Hitler Wine? Shampoo? Clothing?

PHOTO: Bottles of Lunardelli wine with labels depicting Adolf Hitler and Benito Mussolini are displayed in a wine shop September 2003, in Bibbione near Venice, Italy.PlayGiuseppe Cacace/Getty Images
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Hitler shampoo? Hitler wine? Hitler clothing? All of these and more have been marketed to consumers recently in Turkey, Italy and India, respectively. In Dubai, a weight-loss gym ran an ad showing the railroad tracks leading up to Auschwitz, with the slogan: "Kiss your calories goodbye."

In India, a TV soap opera called "Hitler Didi" debuted in 2011. Its title, which translates as "Auntie Hitler," refers to the show's lead character—a dictatorial aunt who takes a no-nonsense attitude towards her family.

As for the shampoo, Hitler's name did not appear on the packaging. The TV ad for it, however, used newsreel footage of the Nazi dictator gesticulating wildly while making one of his signature speeches. Captions described the shampoo as being all-male and chastised men, "If you are not wearing a woman's dress, you should not use her shampoo, either."

Critics around the world, including the Anti-Defamation League in the U.S., have strenuously protested commercial references to Hitler and the Nazi era. In many but not all cases, companies have responded by removing products and suspending ad campaigns.

After the shampoo ad was pulled, Abraham Foxman, national director of the ADL (and himself a Holocaust survivor), issued a statement that said in part, "It defies belief that someone would think that Hitler was an appropriate spokesman for shampoo."

Before the Dubai gym pulled its Auschwitz ad, Foxman expressed outrage that any business "could use this horrific tragedy as a gimmick to bring attention to promoting losing weight." To use Nazi-era imagery to sell goods and services, he said, was to trivialize unparalleled horrors and to desensitize the public to the Holocaust.

Notwithstanding protests, Italian wine maker Lunardelli continues to sell wines whose labels depict not just Hitler and other prominent Nazis (Goring, Himmler, Hess, even Eva Braun) but also Mussolini, Stalin and Franco. They are part of what the company calls its "Historical Series" of wines.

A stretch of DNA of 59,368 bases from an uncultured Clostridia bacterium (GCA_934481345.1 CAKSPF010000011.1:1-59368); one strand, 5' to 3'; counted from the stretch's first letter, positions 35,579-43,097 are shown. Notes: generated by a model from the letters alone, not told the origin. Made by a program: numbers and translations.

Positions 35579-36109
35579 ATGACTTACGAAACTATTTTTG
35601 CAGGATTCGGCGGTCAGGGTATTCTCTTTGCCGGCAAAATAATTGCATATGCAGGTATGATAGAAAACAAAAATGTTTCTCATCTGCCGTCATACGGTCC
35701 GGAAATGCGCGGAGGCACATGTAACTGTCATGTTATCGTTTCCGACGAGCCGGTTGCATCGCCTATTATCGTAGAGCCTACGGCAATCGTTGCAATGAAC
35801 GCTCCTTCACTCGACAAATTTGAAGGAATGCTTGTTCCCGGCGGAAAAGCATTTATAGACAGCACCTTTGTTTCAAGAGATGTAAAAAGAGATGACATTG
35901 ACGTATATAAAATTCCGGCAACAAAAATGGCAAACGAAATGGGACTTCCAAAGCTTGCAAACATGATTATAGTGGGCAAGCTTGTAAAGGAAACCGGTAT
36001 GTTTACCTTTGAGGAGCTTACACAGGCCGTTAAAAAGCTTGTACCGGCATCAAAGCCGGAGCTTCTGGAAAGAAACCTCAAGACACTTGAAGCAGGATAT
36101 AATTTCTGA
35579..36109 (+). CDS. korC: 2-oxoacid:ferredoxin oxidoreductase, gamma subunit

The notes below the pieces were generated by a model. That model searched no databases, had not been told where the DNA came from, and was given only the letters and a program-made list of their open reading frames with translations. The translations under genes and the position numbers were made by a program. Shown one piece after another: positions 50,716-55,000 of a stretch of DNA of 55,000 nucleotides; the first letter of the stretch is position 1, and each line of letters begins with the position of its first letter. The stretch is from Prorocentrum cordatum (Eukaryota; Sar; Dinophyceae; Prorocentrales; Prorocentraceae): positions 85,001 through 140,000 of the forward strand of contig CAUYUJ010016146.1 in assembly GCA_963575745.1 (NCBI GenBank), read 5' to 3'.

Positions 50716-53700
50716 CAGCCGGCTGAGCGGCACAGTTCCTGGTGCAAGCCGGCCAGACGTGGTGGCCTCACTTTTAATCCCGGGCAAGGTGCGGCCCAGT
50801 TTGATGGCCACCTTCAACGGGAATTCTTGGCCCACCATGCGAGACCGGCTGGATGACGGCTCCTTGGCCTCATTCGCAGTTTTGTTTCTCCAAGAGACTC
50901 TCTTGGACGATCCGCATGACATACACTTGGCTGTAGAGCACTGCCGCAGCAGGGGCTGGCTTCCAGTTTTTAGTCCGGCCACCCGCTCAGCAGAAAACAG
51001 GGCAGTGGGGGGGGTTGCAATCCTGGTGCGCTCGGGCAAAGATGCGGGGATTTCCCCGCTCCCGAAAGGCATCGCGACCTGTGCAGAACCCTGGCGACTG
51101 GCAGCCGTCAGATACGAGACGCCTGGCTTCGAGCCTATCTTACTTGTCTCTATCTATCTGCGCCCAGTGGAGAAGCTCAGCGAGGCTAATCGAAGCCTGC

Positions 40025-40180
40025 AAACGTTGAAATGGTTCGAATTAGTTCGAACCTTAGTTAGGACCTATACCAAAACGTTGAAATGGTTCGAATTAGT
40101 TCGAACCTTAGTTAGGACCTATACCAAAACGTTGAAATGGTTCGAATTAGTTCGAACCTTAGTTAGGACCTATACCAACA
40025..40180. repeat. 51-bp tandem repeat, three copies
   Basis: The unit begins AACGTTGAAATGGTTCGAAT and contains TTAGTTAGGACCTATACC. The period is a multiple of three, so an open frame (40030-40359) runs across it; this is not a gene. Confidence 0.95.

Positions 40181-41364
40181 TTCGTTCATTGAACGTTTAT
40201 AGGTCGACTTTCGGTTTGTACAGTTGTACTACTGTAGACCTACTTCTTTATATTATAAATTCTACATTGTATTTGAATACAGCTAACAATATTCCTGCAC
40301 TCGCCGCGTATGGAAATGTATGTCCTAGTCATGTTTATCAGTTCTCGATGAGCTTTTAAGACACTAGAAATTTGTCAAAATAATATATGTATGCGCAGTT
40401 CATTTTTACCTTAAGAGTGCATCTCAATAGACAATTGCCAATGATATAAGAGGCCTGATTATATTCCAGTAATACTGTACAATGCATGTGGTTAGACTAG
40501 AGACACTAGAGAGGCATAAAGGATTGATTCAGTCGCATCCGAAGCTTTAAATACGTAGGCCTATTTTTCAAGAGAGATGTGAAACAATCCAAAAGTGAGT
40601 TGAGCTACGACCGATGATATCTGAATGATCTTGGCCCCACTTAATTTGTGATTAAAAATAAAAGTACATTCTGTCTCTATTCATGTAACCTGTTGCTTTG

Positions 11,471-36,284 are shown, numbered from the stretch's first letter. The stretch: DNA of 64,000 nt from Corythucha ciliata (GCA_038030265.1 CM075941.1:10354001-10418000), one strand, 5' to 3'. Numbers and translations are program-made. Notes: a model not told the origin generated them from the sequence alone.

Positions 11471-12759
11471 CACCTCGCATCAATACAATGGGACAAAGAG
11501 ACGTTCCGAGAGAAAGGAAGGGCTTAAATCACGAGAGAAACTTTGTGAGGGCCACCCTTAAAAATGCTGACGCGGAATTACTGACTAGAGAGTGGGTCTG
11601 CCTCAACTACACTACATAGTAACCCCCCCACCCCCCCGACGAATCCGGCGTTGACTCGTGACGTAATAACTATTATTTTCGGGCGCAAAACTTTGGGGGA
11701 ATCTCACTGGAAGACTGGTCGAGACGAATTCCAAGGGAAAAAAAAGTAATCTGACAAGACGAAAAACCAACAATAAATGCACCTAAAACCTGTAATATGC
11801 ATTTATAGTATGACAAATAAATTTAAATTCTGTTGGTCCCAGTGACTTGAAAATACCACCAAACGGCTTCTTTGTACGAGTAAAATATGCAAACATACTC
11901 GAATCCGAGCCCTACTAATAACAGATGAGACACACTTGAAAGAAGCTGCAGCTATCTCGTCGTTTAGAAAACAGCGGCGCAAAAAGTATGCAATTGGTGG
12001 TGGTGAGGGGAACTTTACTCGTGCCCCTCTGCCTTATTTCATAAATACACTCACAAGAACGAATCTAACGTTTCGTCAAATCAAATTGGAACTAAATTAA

Referring to the series, the company's website says: "Thanks to this invention, the wine company Alesandro Lunardelli has obtained a lot of attention from the media all over the world both for the originality of the idea and for the quality of the wines. Today approximately half of the bottles of wine produced by the company are dedicated to the Historical Series, which by now amounts to over 50 different labels and has become a cult object among collectors." Other labels in the series depict FDR, Churchill, Marx and Che Guevara.

The ADL's Foxman tells ABC News that businesses' using Hitler's name to sell goods is nothing new. "It's been going on for a long time," he says. "What's new is that thanks to the Internet, we see it more. It travels. When an Indian restaurant names itself Hitler, now everybody knows. Ten years ago, that was not the case."

Most such lapses he attributes more to ignorance than hate. "There's an ignorance of history," he says. "To some young people today, Hitler might as well be Genghis Kahn. Time passes. Survivors pass. To the young, it's all ancient history." Plus, he allows, the bizarre and the macabre always exert a certain attraction.

"But to sell a fitness center using Auschwitz? Holy Toledo!" says the outraged director. "They know what Auschwitz is. Otherwise, they would not use this, in terms of weight loss." The ad, he says, constitutes gross insensitivity. "But is it anti-Semitism? Maybe not."